When I span back in my mind over what words our visitors and regulars say, I can think of a few things. But the one thing they all say over and over is, “It’s so beautiful up here. What a great find!”


And while I do my best to create an atmosphere that warrants that comment, I think they are saying something else really.


I think they are saying, “I feel beautiful inside when I come here.”


No four marketing paragraphs can explain that.


I think part of it was set up for this by the owners. The whole marketplace was created to be a place - the place - on the island for people to meet up for any kind of occasion from daily coffee to community tree lightings and movie nights.


I think part of it is the current employees at The Commons. The managers are each SO amazing and truly care about the people who come through our doors in a way that is comfortable yet full of energy and fresh ideas. The staff are reliable and refreshingly nice in a world that gets bombarded with sarcasm and cynicism as the main course rather than a humorous side dish.


Even during Covid, we were the rare place where you could mask up and actually be in the presence of other people, even if you had to stay 6 feet apart. And while we couldn’t allow people to sit at the tables up in The Loft, they came up anyway just to stand from a distance and stare at the art that we put up anyway. And oddly we were able to see art sold anyway, even as we stayed Covid compliant which became synonymous with “depressing.” And yet there was hope somehow,


And now that we are hardly ever quiet up in The Loft anymore and finding ways to actually paint in my open space studio is more and more challenging, I find I love it more and more - because of what I sit in my corner and watch.


I watch pastors from different churches meet together and find common ground. I watch parents and children stop and sit and share a cookie and talk. I watch people on their way to Arizona or France come up for their last taste of what we serve here and just soak in the atmosphere. And I think I know what it might be.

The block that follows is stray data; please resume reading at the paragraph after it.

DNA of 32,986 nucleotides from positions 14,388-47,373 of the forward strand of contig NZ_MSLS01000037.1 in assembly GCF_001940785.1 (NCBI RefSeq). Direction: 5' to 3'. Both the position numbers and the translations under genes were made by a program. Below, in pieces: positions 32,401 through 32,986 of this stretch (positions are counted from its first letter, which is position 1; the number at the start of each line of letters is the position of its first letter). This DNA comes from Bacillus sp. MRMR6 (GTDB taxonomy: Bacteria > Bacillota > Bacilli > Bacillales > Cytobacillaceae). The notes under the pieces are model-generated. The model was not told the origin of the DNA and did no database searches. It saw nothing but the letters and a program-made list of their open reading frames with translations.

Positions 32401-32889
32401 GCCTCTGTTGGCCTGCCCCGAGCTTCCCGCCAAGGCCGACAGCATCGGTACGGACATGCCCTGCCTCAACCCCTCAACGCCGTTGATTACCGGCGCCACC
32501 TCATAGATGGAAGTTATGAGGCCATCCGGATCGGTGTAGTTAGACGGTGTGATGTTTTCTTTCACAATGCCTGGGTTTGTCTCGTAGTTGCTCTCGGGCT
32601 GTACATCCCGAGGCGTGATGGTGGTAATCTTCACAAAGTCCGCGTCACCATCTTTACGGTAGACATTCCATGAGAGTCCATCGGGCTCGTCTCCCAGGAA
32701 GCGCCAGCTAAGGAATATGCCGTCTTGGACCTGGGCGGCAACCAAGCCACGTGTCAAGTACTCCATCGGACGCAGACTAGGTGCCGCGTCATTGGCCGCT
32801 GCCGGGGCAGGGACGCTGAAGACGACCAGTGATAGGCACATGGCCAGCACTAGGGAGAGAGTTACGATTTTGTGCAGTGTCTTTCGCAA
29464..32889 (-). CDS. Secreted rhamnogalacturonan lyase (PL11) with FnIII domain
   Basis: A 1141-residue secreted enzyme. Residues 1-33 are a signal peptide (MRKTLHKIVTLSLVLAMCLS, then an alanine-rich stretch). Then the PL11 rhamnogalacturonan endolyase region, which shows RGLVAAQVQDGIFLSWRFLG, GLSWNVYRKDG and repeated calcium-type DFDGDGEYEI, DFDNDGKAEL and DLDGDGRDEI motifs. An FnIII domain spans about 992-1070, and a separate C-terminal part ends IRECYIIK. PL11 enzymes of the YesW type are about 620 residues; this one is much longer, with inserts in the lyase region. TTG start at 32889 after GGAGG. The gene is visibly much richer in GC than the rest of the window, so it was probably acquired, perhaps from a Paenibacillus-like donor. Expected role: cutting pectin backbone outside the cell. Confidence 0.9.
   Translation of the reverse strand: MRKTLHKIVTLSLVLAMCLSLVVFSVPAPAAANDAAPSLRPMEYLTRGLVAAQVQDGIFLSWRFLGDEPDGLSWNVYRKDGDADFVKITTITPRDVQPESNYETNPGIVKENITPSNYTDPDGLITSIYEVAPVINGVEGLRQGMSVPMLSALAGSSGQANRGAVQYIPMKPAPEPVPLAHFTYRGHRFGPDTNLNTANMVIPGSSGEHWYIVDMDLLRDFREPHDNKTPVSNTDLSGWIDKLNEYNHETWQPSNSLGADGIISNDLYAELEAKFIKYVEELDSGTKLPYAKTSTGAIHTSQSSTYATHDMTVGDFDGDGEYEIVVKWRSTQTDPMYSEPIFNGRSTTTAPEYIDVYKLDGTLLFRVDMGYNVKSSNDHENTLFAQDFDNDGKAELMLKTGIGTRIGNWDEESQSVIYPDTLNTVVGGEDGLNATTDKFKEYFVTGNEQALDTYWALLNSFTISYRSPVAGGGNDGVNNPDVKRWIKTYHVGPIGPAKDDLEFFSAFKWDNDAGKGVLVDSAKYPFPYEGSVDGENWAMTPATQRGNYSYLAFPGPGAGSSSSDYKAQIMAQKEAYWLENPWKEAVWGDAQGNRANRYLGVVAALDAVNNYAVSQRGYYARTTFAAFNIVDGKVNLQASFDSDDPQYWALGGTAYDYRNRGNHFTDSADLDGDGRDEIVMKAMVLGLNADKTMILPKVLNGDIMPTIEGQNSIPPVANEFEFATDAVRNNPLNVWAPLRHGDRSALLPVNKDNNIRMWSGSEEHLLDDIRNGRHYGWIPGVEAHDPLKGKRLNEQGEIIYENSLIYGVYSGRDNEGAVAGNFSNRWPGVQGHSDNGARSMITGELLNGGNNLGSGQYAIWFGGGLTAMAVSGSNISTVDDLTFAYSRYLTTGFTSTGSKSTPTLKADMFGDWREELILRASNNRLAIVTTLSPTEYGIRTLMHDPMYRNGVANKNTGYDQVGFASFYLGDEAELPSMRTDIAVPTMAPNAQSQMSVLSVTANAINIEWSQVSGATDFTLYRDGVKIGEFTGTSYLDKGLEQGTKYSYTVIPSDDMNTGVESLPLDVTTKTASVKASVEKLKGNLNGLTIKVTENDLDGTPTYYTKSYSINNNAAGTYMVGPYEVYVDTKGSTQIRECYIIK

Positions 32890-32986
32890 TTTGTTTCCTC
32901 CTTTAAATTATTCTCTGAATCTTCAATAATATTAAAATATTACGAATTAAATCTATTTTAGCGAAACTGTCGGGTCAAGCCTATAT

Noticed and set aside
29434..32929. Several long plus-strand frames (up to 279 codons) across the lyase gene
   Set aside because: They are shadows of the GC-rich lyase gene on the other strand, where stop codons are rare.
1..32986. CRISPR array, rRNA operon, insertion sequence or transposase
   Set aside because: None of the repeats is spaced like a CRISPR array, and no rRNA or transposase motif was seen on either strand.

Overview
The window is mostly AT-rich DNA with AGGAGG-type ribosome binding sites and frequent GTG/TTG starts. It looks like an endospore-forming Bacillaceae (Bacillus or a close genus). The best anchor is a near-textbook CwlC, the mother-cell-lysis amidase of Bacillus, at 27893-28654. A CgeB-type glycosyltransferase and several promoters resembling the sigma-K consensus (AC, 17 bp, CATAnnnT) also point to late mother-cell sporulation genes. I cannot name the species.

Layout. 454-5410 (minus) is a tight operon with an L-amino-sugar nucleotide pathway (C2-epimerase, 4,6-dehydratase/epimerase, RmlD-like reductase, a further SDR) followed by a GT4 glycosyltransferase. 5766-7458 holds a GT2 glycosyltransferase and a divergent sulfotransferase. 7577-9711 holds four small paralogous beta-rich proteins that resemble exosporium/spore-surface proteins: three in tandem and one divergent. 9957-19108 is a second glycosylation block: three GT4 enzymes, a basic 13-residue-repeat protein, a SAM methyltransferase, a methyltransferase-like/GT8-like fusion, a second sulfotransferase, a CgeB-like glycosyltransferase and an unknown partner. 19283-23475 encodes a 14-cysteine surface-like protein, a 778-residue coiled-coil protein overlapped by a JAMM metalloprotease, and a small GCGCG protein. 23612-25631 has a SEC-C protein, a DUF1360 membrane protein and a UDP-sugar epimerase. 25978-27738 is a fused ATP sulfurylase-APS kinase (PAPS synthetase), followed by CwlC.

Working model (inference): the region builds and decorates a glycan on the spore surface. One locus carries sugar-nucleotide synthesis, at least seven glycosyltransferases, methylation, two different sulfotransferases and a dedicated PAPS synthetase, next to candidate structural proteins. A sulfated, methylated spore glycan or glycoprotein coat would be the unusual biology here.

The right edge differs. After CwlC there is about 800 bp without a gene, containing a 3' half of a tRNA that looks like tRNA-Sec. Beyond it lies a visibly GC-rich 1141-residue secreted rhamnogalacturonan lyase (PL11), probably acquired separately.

That key ingredient. That thing that makes us so special.


I think it’s hope.


Served up in a setting that lets folks be “slower” for a bit, I think The Loft lets people inhale something fresh and peaceful. We let new and emerging artists hang side by side with award winning, nationally acclaimed professionals. It gives the upcomers hope that they can really do this art thing and reminds the pros that they actually have covered some ground.


Hope is a powerful thing. And though it runs deep, it is never stagnant.


I think The Loft, somehow, has become a sort of living portrait of the island at its best. A place that’s vibrating with fresh hope. The kind of hope that allows you to find some peace in a world that tells you that you have to hurry up and BE someone. Here, we celebrate that you already ARE someone.


We are one of the few places that locals love and visitors are welcomed like family. The Loft, Camano Commons, in fact Camano Island all reflect the gentle truth that you don’t have to live here to love it here… and belong.


That gives me hope.


How can I put that all into four marketing paragraphs?


How can I reduce that to one unique identifying phrase?


I . have. no. idea.


But I have hope that I’ll figure it out. LOL.